Church properties on the chopping block identified


The Redemptoris Mater Seminary property in Yona has the highest value amongst the properties the church owns.

Guam – The Archdiocese of Agana has identified a total of 86 properties so far it owns of which 41 are on the chopping block as part of settlement negotiations. However, at this point, the church does not want to disclose the value of those properties

Two days after the Archdiocese of Agana announced their intention to assess parishes and schools additional charges in order to raise $2.5 million for their 2018 operating budget, today they disclosed the number of properties they have at their disposal.

Archdiocesan Finance Council President Richard Untalan and other members of the finance council handed out a listing of properties the Archdiocese owns. There are a total of 86 they have identified so far.

The list is divided into two: essential and non-essential properties. Essential properties are, for the most part, parishes and schools, as well as four lease-hold properties that include the San Vitores shrine, the Civille and Tang law office building, the Epicure building and the FHP lease property. These properties are not available for sale or liquidation and are “essential” to the archdiocese in order to operate.

Non-essential property is identified as everything else that’s available for either sale or liquidation.

The non-essential list is placed in alphabetical order with the exception of the first three properties which are ordered in highest value. Those three properties are the Yona property where the Redemptoris Mater Seminary sits, the Chancery Office on San Ramon Hill and the former St. Thomas Aquinas High School.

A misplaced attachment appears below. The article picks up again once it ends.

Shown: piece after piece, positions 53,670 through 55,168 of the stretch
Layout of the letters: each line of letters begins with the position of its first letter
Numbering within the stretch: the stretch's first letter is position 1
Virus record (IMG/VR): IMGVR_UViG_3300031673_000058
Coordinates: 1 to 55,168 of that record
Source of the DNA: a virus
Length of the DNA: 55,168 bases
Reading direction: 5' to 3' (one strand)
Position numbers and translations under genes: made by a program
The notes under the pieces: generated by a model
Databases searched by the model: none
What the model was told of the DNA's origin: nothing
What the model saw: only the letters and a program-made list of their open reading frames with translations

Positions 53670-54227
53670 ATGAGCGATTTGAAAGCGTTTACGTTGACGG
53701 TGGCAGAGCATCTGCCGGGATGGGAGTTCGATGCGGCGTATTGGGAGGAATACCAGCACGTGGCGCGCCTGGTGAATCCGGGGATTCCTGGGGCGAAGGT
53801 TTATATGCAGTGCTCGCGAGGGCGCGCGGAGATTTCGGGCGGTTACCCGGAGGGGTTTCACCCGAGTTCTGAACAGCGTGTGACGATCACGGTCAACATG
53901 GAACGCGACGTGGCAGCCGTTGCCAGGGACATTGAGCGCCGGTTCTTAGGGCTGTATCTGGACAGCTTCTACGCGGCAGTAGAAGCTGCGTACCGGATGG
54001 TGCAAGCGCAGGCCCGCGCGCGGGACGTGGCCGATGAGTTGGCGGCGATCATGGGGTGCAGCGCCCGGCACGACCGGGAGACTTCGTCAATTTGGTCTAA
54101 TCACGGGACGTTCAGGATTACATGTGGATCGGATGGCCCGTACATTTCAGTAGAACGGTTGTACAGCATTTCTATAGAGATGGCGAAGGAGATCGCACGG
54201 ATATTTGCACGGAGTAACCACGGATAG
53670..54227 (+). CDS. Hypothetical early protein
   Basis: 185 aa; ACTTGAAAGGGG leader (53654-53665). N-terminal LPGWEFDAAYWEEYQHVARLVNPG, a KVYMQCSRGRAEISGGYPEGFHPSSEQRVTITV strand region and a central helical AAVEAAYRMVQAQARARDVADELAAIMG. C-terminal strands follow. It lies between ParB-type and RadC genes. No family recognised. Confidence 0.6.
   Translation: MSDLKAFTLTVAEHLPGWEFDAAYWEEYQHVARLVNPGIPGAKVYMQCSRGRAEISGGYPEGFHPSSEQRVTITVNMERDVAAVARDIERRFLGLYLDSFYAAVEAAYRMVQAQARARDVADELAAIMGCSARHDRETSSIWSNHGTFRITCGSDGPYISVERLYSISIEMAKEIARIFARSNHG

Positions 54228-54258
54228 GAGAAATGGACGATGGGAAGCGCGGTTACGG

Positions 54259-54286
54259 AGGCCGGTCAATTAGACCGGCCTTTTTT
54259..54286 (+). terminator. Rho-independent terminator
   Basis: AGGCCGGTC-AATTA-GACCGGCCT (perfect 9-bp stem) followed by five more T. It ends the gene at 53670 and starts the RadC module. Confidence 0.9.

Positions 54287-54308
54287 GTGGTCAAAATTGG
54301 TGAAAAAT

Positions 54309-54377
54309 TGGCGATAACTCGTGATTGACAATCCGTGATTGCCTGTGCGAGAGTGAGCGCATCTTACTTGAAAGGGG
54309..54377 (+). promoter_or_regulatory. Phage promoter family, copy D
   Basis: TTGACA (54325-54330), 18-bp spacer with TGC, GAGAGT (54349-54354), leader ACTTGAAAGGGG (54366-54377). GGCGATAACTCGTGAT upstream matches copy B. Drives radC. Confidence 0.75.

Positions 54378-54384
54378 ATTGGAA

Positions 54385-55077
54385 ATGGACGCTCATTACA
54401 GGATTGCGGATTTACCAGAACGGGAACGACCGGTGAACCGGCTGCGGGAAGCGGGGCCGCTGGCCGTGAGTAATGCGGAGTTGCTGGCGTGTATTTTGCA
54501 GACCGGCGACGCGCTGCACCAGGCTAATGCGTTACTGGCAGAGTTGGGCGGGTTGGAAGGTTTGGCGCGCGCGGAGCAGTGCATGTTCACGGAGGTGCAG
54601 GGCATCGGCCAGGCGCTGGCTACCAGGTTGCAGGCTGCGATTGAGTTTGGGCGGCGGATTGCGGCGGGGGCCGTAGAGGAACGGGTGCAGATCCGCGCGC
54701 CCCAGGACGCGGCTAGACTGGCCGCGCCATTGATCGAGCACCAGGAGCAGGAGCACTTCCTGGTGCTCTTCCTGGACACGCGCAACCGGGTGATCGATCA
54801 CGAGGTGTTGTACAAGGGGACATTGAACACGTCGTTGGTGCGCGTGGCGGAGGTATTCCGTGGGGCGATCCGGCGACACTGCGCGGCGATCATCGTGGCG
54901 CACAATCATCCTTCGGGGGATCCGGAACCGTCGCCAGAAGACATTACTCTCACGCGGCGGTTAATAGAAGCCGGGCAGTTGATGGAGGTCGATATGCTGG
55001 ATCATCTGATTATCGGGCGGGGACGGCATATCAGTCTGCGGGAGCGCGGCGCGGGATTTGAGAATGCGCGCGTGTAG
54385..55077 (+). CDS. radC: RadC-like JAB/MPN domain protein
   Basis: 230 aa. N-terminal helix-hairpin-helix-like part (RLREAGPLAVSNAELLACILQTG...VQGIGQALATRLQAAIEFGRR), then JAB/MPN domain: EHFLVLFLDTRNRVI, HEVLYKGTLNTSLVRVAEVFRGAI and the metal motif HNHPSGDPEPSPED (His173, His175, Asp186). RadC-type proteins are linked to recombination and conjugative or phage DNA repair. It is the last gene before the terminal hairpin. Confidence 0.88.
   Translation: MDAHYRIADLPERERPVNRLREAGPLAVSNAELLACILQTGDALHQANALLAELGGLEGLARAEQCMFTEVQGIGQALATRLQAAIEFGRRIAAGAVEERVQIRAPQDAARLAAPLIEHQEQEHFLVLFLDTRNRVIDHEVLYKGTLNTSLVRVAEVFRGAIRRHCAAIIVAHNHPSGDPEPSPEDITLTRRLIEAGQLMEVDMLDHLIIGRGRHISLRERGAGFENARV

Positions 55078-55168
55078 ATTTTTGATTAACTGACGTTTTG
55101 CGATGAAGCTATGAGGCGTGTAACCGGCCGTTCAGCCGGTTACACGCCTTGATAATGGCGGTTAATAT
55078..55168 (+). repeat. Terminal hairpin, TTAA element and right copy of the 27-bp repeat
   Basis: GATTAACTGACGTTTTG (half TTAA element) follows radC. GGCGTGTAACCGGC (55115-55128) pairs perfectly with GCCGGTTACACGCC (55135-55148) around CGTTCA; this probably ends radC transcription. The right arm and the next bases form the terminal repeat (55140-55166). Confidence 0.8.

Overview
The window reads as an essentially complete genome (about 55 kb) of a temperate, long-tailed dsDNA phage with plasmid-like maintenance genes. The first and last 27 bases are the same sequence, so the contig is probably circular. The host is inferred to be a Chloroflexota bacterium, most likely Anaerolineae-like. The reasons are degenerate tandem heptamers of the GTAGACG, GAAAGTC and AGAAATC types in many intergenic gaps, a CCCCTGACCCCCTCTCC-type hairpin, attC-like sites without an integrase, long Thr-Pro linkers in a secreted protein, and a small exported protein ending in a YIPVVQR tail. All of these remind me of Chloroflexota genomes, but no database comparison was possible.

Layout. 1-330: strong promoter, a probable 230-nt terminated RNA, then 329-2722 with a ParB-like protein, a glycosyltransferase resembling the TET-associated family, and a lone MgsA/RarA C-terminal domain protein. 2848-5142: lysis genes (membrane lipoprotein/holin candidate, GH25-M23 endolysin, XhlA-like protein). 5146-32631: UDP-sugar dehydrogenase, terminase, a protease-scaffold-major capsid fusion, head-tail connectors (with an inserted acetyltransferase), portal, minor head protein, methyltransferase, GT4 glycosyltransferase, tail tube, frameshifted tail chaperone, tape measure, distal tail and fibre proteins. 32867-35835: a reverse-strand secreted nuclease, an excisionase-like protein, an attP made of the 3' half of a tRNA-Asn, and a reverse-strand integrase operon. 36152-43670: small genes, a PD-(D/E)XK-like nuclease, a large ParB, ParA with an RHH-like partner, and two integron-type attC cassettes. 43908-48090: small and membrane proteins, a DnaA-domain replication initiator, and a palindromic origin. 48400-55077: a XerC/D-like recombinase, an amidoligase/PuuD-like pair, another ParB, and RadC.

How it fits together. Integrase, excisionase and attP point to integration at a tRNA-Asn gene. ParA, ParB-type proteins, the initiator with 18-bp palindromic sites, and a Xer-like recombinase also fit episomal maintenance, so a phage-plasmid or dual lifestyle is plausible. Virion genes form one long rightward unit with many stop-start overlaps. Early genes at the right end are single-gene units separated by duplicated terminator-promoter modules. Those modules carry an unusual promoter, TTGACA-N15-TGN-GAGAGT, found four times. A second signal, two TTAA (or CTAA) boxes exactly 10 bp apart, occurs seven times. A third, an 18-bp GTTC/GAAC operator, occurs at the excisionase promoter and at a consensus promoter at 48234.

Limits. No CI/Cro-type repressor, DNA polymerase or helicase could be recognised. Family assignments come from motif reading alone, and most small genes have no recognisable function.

“The properties given here, again, as said, we’re still researching probably another 30 to 40 properties. We started with hundreds of them, I think like 300 properties,” noted Chris Felix, AFC member.

So how much are these properties worth?

“We’re gonna leave that up to the expert appraisers and the attorneys and anyone else to value this but we don’t wanna speculate,” said Untalan.

The church has previously revealed a netbook value of their assets at $135 million, but Untalan says that amount could differ with the actual market value of their properties.

Other non-essential properties listed include part of the Catholic Social Services building behind The Department of Revenue and Tax, the Kamalen Karidat Food Center site, and other lots and house and lots in the villages of Agana, Agana Heights, Agat, Asan, Dededo, Barrigada, Inarajan, Mangilao, Merizo, Mongmong, Ordot, Piti, Chalan Pago, Sinajana, Talofofo, Umatac and Yigo. Untalan says the AFC is still working with Security Title to confirm ownership of other properties.

Untalan says the AFC is still working with Security Title to confirm ownership of other properties.

“That was part of the problem we had to face when we took over as the Archdiocesan Finance Council, we found folders, we found–it was just mess; mismanagement of things that we had to pull together to identify and organize. So that was part of the mess that Archbishop Byrnes referred to,” noted Untalan, referring to last Thursday’s press conference in which Coadjutor Archbishop Michael Byrnes said the church was in such disarray under ousted Archbishop Anthony Apuron’s leadership.

Some of the properties, Untalan suspects, may have been donated to the church by families decades ago.

At this point, Untalan says the properties are not necessarily for sale but are available to be sold should the need arise. Essentially, he says, these are the properties that will be used to fund any monetary damages or settlement negotiations for the scores of sex abuse lawsuits filed against the archdiocese.

Untalan clarified that none of the properties have been sold or liquidated. That process, he explains, will not happen until they have a better understanding of potential settlement talks.

“It depends on the settlement process. We don’t want to jump the gun. We don’t wanna say ok, liquidate this, and then we find out that we shouldn’t liquidate,” said Untalan.

The Archdiocese is open to offers or interest on any of the properties and interested individuals can contact the Chancery Office for more details.

You can also see the full listing of both essential and non-essential assets by clicking on the links below.

Church Non-essential Properties

Church Essential Properties